Let $ABC$ be an acute triangle. Circle $\omega_1$, with diameter $AC$, intersects side $BC$ at $F$ (other than $C$). Circle $\omega_2$, with diameter $BC$, intersects side $AC$ at $E$ (other than $C$). Ray $AF$ intersects $\omega_2$ at $K$ and $M$ with $AK < AM$. Ray $BE$ intersects $\omega_1$ at $L$ and $N$ with $BL < BN$. Prove that lines $AB$, $ML$, $NK$ are concurrent

My Progress:

Claim : $K,M,L,N$ is cyclic

Proof : Let $NM\cap KL=H$ . Note that $H$ will be the orthocenter of $ABC$ .

By POP, $NH\cdot HM= CH\cdot CF=KH\cdot HL$.

Claim: $C$ is the centre of $(KMLN)$

Proof: Since $CA$ is the diametre , we have CA as the perpendicular bisector of $LN$ .

Similarly $CB$ is the perpendicular bisector of $KM$ .

enter image description here

Now , I just want to show AB is the Polar of $H$ wrt $(KLMN)$ . Then by Brocard's theorem, I know that $NK\cap LM \in AB $.

  • $\begingroup$ To clarify the problem, based on my understanding the points shown in the picture as $L,N,K,M$ are the points $K,L,X,Y$ in the original problem. If possible please edit the problem to match the picture ( I didn't edit as I might be wrong). $\endgroup$ – cr001 Aug 20 '20 at 5:20
  • $\begingroup$ Also the points $A,C$ are actually $C,A$ in the original problem (swapped) $\endgroup$ – cr001 Aug 20 '20 at 5:23
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    $\begingroup$ @cr001 done thanks! I think it's okay , right now ? $\endgroup$ – Sunaina Pati Aug 20 '20 at 5:27
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    $\begingroup$ The question looks good now. In your proof of $C$ is the center, I think you mistyped $KM$ and $NL$ to be $MN$ and $KL$ but I think that's easily understandable so it's fine. $\endgroup$ – cr001 Aug 20 '20 at 5:30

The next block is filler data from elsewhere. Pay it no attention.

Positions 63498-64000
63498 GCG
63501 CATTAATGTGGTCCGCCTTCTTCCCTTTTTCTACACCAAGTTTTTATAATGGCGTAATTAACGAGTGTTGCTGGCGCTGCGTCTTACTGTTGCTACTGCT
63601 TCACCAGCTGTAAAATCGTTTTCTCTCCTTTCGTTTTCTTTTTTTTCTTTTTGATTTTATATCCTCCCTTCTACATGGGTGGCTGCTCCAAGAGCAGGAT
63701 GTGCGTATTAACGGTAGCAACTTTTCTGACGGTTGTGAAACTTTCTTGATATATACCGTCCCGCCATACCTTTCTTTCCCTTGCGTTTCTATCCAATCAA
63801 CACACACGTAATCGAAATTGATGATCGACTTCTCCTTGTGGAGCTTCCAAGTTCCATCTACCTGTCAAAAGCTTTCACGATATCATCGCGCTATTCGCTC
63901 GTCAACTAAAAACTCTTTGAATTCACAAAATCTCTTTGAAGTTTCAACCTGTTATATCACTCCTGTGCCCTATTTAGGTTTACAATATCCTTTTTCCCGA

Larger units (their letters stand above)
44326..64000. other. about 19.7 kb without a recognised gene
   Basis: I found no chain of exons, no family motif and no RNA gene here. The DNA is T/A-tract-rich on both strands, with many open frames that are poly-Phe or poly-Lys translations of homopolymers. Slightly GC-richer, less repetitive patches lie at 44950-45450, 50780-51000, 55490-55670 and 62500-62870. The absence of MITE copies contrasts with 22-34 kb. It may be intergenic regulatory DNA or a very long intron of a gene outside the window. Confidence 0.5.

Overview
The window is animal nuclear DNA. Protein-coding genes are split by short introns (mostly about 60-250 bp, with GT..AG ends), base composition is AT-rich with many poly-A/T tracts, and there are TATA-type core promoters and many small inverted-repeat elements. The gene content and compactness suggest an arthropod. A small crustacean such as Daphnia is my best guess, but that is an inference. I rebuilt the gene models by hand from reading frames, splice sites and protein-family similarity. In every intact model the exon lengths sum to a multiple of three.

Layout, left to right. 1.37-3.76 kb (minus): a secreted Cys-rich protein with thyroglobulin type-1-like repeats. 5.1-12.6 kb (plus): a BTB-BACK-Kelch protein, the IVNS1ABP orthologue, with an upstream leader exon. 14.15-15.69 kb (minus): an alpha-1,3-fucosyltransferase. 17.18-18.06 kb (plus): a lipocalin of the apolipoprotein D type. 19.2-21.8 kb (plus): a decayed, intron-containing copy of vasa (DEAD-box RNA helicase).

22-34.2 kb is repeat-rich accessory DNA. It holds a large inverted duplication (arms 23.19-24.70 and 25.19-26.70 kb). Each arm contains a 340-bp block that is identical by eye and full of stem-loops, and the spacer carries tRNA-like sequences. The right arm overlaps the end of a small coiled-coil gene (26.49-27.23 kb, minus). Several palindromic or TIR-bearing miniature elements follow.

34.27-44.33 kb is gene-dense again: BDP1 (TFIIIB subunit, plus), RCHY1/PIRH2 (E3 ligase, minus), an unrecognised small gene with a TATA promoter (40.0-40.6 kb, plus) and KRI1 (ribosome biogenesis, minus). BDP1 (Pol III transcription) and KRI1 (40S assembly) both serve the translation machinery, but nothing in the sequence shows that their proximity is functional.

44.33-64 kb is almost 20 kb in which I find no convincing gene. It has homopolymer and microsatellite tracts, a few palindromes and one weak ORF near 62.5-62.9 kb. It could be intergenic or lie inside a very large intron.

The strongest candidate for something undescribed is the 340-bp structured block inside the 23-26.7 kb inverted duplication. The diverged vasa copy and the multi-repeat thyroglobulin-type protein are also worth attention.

It suffices to show that the polar of $H$ passes through $A$ as well as $B$. By symmetry it suffices to show the polar of $H$ passes through $A$ or equivalently, the polar of $A$ passes through $H$.

You know the polar of $A$ is perpendicular to $AC$

Observe that $$AC.AE=AK.AM= AC^2-r^2$$ where $r$ is the radius of the circle $KLMN$.

Rewriting this as $$AC^2-r^2= AC.(AC-EC)$$ $$ \implies AC.EC=r^2$$

Thus the polar of $A$ wrt $KLMN$ is the line perpendicular to $AC$ and passes through $E$. In other words it is the line $BE$ and hence passes through $H$.

Note: There is probably some disparity between the labeling in the question and that in the diagram. My answer follows the labeling of the diagram.

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    $\begingroup$ Great Proof ! I always forget about La hire's theorem $\endgroup$ – Sunaina Pati Aug 20 '20 at 7:45
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    $\begingroup$ Thanks. It felt nice doing a problem like this after years. :) $\endgroup$ – Soumik Aug 20 '20 at 8:13
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    $\begingroup$ Great application of La Hire! By the way, one could also have used $AN^2=AE\cdot AC=AK\cdot AM\implies AN$ is tangent to $(KLMN)$ - where the first equation follows from well-known relations in right triangles. From there, it is straightforward to infer that $EN$ is the polar of $A$ wrt $(KLMN)$. $\endgroup$ – Dr. Mathva Aug 20 '20 at 18:48

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